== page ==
« Enforcement is still an issue Mechelle Sullivan @ LCC 28 June 2011 | Main | Andrea Schruijer's Opportunity John S. Quarterman »

Wednesday, 29 June 2011


Feed You can follow this conversation by subscribing to the comment feed for this post.

Lowndes Area Knowledge Exchange

Updated by appending a more complete transcript by Gretchen. -jsq

An Outsider Looking In

Mr. Paulk appears to not support his shelter staff in the least - yet he claims he wants to now protect them from the dangers of "gratuity"?

If I were the shelter staff (the innocent ones), I'd go online and buy one - or two. Then give back the recorders - to the HUMANE SOCIETY - not to Mr. Paulk, as he did not pay for them, nor were they given to him. They were given to certain staff members - which would, to me, imply friendship - not "gratuity".

Mr. Paulk appears to think that if he gets his hands on those two recorders, there'll be no risk of capturing (any) more evidence. Like those are the only two recorders in Lowndes Co/the world.

And just fyi to Mr. Paulk, if the allegations are accurate that you called one of the shelter employees (who was allegedly, and possibly illegally, transferred after filing a complaint) a very filthy word (the "b" word), then you should apologize to that employee, and confess, and repent, to your Creator, Christ Jesus.

I would be embarrassed if this allegation is true - bringing shame and disrespect to my wife (who is a female), your children, and grandchildren.

When a county authority slings that kind of language out at a county employee, it may be time to re-visit that county authority's position in the county.

My two cents.

An Outsider Looking In

Bottom line, if any person/employee of that animal shelter is abusing animals - then that/those persons need their employment terminated - OR transfer those persons to another department in the county. With the economy being what it is, no one should have to lose their jobs - but as well, animals should also not be forced to subjected to cruelty that may include throwing them, injecting chemicals in their eyes, having surgery performed on them by an unlicensed Veterinarian, smothered to death..........

I "thought" the "good old boy" system in this state was being faded out - but I guess it's still in full force in some of our more rural counties.

I don't know any of the Lowndes Co residents personally - but I do know animals - and I stand up for them when mankind beats them down. Perhaps a "few" of us from Atlanta can get together and drive down to your county for a legal (oh yes, covered by state/federal law) protest on behalf of the alleged abused housed animals in the county funded animal shelter.

When a county commission board won't allow charges to be filed with law enforcement, I consider that to be Obstruction - straight up Obstruction of the law.

An Outsider Looking In

"It's a gratuity. You can't give a government employee something in order to get something in return. It's not legal."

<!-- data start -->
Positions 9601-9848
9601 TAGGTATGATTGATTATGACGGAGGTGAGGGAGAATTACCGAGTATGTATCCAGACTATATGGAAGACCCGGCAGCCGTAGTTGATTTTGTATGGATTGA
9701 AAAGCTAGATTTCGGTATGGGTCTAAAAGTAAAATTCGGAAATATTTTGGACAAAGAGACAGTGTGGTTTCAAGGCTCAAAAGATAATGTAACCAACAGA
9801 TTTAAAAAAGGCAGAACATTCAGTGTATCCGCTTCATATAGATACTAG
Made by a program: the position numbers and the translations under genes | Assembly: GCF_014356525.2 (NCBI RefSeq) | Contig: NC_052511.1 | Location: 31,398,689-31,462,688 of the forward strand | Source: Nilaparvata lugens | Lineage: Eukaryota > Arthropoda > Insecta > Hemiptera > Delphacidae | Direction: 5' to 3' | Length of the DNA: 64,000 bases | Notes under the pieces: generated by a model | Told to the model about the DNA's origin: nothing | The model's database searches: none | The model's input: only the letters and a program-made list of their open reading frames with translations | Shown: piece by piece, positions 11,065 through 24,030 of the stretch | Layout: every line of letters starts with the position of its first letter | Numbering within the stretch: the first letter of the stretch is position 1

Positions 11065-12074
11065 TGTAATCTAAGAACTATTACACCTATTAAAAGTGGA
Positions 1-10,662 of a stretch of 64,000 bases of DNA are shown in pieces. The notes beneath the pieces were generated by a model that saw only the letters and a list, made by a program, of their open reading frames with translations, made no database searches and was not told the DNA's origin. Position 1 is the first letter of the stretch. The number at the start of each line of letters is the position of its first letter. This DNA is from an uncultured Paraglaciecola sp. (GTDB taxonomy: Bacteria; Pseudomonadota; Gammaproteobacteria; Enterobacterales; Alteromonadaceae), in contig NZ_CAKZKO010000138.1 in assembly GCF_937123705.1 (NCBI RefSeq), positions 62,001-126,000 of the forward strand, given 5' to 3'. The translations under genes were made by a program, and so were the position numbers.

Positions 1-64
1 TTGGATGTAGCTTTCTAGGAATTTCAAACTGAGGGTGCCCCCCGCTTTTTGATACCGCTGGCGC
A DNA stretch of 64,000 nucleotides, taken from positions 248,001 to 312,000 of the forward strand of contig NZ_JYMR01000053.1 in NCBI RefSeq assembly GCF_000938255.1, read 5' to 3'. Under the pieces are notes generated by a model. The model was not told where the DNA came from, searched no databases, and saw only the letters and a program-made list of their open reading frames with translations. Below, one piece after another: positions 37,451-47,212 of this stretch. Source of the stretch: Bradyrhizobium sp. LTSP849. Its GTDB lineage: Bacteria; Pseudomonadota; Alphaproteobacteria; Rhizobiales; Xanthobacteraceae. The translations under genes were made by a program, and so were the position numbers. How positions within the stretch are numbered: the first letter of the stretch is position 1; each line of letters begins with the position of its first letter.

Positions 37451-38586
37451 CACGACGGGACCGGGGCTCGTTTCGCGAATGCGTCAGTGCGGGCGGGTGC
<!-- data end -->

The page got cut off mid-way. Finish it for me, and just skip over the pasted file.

Mr. Paulk,
What is the Humane Society getting "in return" for giving those recorders to the shelter employees?

Nothing. They are getting nothing in return. So how can that be illegal?

What IS illegal is Obstruction of the law, though.

Yall getting me all worked up over small town politics. (lol)

The solution is to allow law enforcement to do THEIR jobs - and stop playing musical chairs with employees who are righteous enough to stand up and speak for those that can't.

Susan Leavens

A whistleblower (whistle-blower or whistle blower)[1] is a person who tells the public or someone in authority about alleged dishonest or illegal activities (misconduct) occurring in a government department, a public or private organization, or a company. The alleged misconduct may be classified in many ways; for example, a violation of a law, rule, regulation and/or a direct threat to public interest, such as fraud, health/safety violations, and corruption. Whistleblowers may make their allegations internally (for example, to other people within the accused organization) or externally (to regulators, law enforcement agencies, to the media or to groups concerned with the issues).

One of the first laws that protected whistleblowers was the 1863 United States False Claims Act (revised in 1986). The act encourages whistleblowers by promising them a percentage of the money recovered or damages won by the government and protects them from wrongful dismissal.[2]

Whistleblowers frequently face reprisal, sometimes at the hands of the organization or group which they have accused, sometimes from related organizations, and sometimes under law.

Bullying is abusive treatment, the use of force or coercion to affect others,[2] particularly when habitual and involving an imbalance of power. It may involve verbal harassment, physical assault or coercion and may be directed persistently towards particular victims, perhaps on grounds of race, religion, sex or ability.[3][4]

The "imbalance of power" may be social power and/or physical power. The victim of bullying is sometimes referred to as a "target."

Bullying consists of three basic types of abuse – emotional, verbal and physical. It typically involves subtle methods of coercion such as intimidation. Bullying can be defined in many different ways.[5] U.S. states have laws against it.
Susan Leavens, I'm just saying...

The comments to this entry are closed.


Blog powered by Typepad